Dawn of Titans has been making quite a stir of late; it’s only right that we took it for a spin.
We do get some fantasy back story: long, long ago, large behemoth beings called Titans roamed the earth, and helped protect it. Then, one of the Titans decided to, well, consolidate all that power. Yep, Almarand did what folks who are stronger than everyone else do: he took on the other Titans.
Korthan, the noble king of the Titans, took it upon himself to stop Almarand, and sacrificed himself to do so. As a result of that defeat, all Titans disappeared from the world.
Until now. Looks like the Titans are back.
The action opens via tutorial; here, we begin to see the lush fictional world that makes up Dawn of Titans. Aerial kingdoms, huge castles, medieval-type soldiers and more. The game employs deliberate animations, and the in-battle audio gets intense.
The game also incorporates a very hands-on tutorial. This guides the player along and through the games’s complex gameplay via visual highlighting and pop-up screens. The main goal? Gain stuff by force, and repel efforts by others to get yours.
It’s a pretty engaging saga which starts out with the player under siege from a powerful rival; at this time, you also find out from trusted advisors that Titans are not a myth; they are here, and hey, can be used to repel and beat the enemy. There is a process to select troops, train them and such. And there is battling. A lot of battling and raiding.
The battles are were strategy is of a premium. Having well trained, varied troops is great, but nothing beats a good plan. At first (with the help of the tutorial, fighting is a matter of mapping out troops and winning a war of attrition; secondarily to that, it is necessary to have the materials to train them with and move high enough XP-wise to unlock better troops and perks. Even when numerically outnumbered, it is possible to win a PvP battle via superior tactics.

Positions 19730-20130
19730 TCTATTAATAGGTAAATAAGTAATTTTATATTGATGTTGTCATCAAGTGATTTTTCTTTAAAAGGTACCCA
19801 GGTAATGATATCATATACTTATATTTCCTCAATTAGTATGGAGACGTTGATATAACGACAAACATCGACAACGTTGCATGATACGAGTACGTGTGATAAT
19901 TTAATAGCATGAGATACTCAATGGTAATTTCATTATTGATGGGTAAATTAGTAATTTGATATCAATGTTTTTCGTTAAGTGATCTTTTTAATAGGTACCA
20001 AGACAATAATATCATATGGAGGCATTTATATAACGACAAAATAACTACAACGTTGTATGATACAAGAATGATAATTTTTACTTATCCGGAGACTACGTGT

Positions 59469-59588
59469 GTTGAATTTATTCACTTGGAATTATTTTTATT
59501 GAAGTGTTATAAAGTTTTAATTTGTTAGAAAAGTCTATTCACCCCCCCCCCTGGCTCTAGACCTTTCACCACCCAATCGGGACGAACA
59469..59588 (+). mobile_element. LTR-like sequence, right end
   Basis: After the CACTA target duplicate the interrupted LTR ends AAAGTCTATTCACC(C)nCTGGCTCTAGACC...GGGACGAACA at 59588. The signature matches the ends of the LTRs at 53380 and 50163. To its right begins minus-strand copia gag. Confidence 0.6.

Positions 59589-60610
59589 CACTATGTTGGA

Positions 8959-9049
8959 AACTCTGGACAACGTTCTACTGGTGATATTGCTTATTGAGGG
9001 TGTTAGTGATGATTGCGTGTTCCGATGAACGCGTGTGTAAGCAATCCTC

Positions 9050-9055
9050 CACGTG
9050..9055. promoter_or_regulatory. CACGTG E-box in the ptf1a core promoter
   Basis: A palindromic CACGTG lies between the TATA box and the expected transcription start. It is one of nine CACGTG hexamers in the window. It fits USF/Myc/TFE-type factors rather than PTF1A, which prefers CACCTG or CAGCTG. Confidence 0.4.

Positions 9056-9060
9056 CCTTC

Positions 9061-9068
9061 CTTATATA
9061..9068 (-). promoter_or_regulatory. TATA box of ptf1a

There are a lot of elements, and they are all interconnected. To, say, upgrade one’s base, there are pre-requisites that must be met. In this way, one grows somewhat evenly. As one goes on, other elements get opened up, like alliances, and the need to protect ones accumulated lands. Titans can be collected, and XP and VP are important measurements.
It is a pretty interesting game, with a lot of depth, and one that is hard to explain adequately in a review. For folks looking for quick sagas, this might not be great; it demands a good deal of involvement to be successful.
No matter what type of things we get into, a lot of gamers have a soft spot for racing. CSR Racing takes us to a place where pinks are the currency and adrenaline is never in short supply.
The tutorial was pretty cool; I learned how to rev up and get a good jump, and also how to shift gears. The mechanism for the latter seemed well designed, felt fairly intuitive and made sense. The graphics were sharp and appealling, and the racing sequence animations were superb.
I started my actual racing career started with a donation of $25,000. I was prompted to pick from a selection of affordable cars. As expected, the starter cars were relatively bare-boned, and it was clear I’d have to race o earn game money to upgrade and increase my garage. I liked the quirky little nuances, like cars taking a while to be delivered unless I paid for the privilege. Shortly after this, I got to go to a regulation race.
The race was standard night-time drag racing fare; one opponent, winner-takes-all dash over 0.25 miles. Win or lose, i got stats at the end, including a quick detailing of my start, shifts, bonuses and, of, course, time. I won a flat rate for the victory, which I banked towards upgrades. There were several types of races of varying difficulty.
One of the things that set this game apart was the selection of racers and the customization options. Much of it was only accessible via in-app purchasing, but I truly loved seeing European cars and homegrown cars, from BMWs to McLarens. And when upgrading cars, logic had to be applied with regards to equipment. Picking the wrong wheels, for instance, could make it hard to compete in one piece. In-app purchasing could be used to expedite development, but was not needed; I could upgrade and level up on my own.
I found CSR Racing to be vibrant, fun and reasonably realistic. It brings out the Vin Diesel in all of us, allowing us to “live life a quarter mile at a time.”